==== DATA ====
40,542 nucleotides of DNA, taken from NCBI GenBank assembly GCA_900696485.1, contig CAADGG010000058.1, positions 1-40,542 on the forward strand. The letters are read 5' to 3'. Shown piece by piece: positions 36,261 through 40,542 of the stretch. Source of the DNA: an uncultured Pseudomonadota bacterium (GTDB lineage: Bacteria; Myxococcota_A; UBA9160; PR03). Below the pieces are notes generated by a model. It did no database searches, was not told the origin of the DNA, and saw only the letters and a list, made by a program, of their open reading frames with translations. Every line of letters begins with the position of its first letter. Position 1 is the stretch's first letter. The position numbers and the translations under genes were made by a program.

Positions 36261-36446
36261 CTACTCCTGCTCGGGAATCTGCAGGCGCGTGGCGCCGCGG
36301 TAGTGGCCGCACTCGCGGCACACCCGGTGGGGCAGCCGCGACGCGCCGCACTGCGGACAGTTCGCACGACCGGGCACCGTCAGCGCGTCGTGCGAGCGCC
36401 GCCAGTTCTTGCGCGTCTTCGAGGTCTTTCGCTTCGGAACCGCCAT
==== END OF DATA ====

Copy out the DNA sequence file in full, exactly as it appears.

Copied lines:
40,542 nucleotides of DNA, taken from NCBI GenBank assembly GCA_900696485.1, contig CAADGG010000058.1, positions 1-40,542 on the forward strand. The letters are read 5' to 3'. Shown piece by piece: positions 36,261 through 40,542 of the stretch. Source of the DNA: an uncultured Pseudomonadota bacterium (GTDB lineage: Bacteria; Myxococcota_A; UBA9160; PR03). Below the pieces are notes generated by a model. It did no database searches, was not told the origin of the DNA, and saw only the letters and a list, made by a program, of their open reading frames with translations. Every line of letters begins with the position of its first letter. Position 1 is the stretch's first letter. The position numbers and the translations under genes were made by a program.

Positions 36261-36446
36261 CTACTCCTGCTCGGGAATCTGCAGGCGCGTGGCGCCGCGG
36301 TAGTGGCCGCACTCGCGGCACACCCGGTGGGGCAGCCGCGACGCGCCGCACTGCGGACAGTTCGCACGACCGGGCACCGTCAGCGCGTCGTGCGAGCGCC
36401 GCCAGTTCTTGCGCGTCTTCGAGGTCTTTCGCTTCGGAACCGCCAT